The next time you dive into the local pool and show off for your friends by trying to swim a full length underwater, here is something for you to consider as you struggle to make it to the other end without coming up for air. World Champion Free Diver and breath control expert, Stig Severinsen, just set the new world record by holding his breath underwater for an utterly astounding 22 minutes.
Severinsen is one of the all time greats in a sport that has few competitors and tests the human mind and body to the absolute limit. Free Diving has it roots in the ancient occupations of pearl diving and sponge collecting that have been practiced for thousands of years in the oceans of the world.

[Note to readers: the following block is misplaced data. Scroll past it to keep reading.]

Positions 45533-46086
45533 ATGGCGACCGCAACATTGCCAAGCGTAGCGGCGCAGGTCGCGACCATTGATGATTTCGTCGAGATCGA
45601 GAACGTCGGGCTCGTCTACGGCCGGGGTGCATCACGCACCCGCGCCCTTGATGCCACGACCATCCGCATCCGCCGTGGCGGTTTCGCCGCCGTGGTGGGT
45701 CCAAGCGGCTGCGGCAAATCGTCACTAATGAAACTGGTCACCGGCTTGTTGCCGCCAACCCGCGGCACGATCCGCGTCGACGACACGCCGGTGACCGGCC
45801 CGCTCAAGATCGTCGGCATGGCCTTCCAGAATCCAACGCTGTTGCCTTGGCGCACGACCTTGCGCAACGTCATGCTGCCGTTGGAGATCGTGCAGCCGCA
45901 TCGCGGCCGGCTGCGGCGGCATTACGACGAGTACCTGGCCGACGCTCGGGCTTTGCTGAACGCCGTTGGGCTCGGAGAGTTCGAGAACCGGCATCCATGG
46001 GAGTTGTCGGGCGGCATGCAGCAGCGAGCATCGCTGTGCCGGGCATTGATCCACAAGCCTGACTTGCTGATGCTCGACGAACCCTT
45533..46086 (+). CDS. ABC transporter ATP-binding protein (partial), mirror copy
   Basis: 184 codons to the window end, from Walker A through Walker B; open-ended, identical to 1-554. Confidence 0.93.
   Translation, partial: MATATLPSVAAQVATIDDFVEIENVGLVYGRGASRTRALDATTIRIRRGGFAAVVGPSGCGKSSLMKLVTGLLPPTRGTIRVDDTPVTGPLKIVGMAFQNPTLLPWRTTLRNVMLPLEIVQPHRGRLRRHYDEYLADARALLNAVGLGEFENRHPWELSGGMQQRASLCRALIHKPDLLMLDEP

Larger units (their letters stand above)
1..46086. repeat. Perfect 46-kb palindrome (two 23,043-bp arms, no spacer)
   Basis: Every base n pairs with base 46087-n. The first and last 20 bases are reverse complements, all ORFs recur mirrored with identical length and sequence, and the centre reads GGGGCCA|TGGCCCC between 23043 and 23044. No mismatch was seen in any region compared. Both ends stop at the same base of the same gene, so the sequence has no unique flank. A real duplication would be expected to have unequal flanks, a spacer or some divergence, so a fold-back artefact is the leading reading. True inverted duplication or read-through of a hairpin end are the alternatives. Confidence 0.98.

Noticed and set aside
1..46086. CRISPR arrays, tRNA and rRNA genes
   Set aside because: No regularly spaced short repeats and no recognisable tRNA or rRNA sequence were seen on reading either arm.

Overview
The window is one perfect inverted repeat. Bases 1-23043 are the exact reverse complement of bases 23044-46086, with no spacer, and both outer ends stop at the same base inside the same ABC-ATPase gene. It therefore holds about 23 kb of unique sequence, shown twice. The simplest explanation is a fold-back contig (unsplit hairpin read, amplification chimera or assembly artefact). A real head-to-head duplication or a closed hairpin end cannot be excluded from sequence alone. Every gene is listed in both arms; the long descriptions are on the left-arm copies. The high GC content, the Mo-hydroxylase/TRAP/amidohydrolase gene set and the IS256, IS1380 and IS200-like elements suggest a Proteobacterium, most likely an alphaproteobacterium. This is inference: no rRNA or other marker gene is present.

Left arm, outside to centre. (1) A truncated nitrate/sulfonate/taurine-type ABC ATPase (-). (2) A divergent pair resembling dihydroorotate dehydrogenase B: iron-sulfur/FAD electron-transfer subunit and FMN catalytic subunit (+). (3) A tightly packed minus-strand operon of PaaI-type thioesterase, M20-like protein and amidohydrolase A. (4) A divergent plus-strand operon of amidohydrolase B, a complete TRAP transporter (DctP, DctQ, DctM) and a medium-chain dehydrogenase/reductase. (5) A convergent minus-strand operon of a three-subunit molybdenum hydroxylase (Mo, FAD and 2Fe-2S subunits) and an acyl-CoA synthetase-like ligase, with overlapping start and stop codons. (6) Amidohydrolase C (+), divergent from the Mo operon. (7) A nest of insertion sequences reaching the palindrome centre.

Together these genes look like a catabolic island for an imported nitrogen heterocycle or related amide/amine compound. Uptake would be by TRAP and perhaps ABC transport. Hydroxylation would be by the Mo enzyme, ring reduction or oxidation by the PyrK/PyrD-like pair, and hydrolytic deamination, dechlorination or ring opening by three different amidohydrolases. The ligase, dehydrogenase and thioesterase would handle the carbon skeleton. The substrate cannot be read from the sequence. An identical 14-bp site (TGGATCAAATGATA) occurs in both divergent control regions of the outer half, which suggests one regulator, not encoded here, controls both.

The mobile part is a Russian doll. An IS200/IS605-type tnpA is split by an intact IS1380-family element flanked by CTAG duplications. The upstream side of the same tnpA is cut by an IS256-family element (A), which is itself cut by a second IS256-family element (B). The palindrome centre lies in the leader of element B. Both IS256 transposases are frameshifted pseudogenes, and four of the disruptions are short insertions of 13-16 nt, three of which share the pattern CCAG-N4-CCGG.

Modern athletes, looking for new frontiers to conquer, turned to the tradition of Free Diving and breath control in their never ending search for a sport that challenges competitors to reach into the unknown, forever pushing back the barriers of human endurance.
It is important to remember that Stig Severinsen is not a thrill seeker or a madman. He is a four-time World Champion Free Diver and the holder of two Guinness World Records for holding his breath. Stig holds a PhD in medicine, and he is the author of a bestselling book on a revolutionary new theory of breath control, Breatheology: The Art of Conscious Breathing.
When this remarkable athlete stepped into the pool this week and attempted to break his own world record of 20 minutes and 10 seconds, he modestly declared, “I really want to see what I am made of, so I am ready to push the envelope.” The metaphorical envelope was pushed, and 22 minutes later a triumphant Stig emerged from the pool with a new world record and another place in the Guinness Book Of World Records.
We humbly present the video of this astounding conquest of inner space by a true pioneer of the human spirit. The Inquisitr salutes the indomitable Stig Severinsen.